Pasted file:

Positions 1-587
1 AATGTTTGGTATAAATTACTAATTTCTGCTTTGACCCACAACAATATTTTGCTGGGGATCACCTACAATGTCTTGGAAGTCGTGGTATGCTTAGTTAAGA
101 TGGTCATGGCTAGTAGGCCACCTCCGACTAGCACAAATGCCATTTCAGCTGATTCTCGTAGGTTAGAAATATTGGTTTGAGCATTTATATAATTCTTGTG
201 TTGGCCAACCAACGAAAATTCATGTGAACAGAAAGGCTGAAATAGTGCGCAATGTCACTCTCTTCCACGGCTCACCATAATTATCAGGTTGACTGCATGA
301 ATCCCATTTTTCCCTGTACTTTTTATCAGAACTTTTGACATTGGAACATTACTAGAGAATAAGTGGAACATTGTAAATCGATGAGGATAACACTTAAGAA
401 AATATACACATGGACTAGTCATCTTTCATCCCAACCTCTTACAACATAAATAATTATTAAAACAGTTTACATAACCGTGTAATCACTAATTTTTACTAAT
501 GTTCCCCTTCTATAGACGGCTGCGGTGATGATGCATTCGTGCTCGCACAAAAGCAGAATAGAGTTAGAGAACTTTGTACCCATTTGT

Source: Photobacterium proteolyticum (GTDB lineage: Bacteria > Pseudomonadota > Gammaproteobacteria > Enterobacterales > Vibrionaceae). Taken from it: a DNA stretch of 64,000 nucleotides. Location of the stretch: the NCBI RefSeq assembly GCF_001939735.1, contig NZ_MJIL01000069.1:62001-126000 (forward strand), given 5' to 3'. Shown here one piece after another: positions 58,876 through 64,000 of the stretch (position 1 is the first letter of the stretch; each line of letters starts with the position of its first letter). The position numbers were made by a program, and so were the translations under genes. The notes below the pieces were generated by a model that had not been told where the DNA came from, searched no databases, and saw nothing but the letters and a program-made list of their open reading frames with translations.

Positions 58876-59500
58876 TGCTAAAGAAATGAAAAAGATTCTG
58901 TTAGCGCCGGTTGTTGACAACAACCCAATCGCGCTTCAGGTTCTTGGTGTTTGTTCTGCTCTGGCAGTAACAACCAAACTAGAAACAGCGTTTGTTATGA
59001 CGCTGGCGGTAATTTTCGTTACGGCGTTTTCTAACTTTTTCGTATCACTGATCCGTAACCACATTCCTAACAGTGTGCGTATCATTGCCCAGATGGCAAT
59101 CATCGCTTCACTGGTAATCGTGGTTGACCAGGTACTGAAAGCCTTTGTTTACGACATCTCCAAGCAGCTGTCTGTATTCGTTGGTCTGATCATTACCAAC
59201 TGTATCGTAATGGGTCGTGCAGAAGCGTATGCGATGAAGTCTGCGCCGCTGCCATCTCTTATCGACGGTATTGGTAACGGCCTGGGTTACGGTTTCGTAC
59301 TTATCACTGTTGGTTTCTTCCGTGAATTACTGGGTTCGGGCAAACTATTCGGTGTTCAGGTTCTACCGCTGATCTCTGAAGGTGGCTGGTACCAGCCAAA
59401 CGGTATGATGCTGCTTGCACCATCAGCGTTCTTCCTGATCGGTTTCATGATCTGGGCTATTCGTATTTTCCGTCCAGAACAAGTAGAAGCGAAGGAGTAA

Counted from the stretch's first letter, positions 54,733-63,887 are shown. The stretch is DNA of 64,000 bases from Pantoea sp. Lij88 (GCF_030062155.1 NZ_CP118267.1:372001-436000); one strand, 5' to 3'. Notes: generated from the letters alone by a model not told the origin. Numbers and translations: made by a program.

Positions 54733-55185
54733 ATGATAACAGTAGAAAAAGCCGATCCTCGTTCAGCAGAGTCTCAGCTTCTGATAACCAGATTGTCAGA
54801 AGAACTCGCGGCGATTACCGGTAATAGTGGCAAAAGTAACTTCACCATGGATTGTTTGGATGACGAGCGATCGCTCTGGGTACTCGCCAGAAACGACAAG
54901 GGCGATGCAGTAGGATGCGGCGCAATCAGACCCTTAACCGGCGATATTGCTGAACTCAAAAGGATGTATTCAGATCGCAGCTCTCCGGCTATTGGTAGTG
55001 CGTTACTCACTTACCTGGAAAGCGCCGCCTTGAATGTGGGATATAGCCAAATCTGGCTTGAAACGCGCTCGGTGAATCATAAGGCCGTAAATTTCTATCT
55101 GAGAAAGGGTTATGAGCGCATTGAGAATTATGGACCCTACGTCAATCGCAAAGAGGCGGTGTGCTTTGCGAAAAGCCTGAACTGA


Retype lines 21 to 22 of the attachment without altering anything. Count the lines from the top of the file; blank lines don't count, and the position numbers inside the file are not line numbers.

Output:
54901 GGCGATGCAGTAGGATGCGGCGCAATCAGACCCTTAACCGGCGATATTGCTGAACTCAAAAGGATGTATTCAGATCGCAGCTCTCCGGCTATTGGTAGTG
55001 CGTTACTCACTTACCTGGAAAGCGCCGCCTTGAATGTGGGATATAGCCAAATCTGGCTTGAAACGCGCTCGGTGAATCATAAGGCCGTAAATTTCTATCT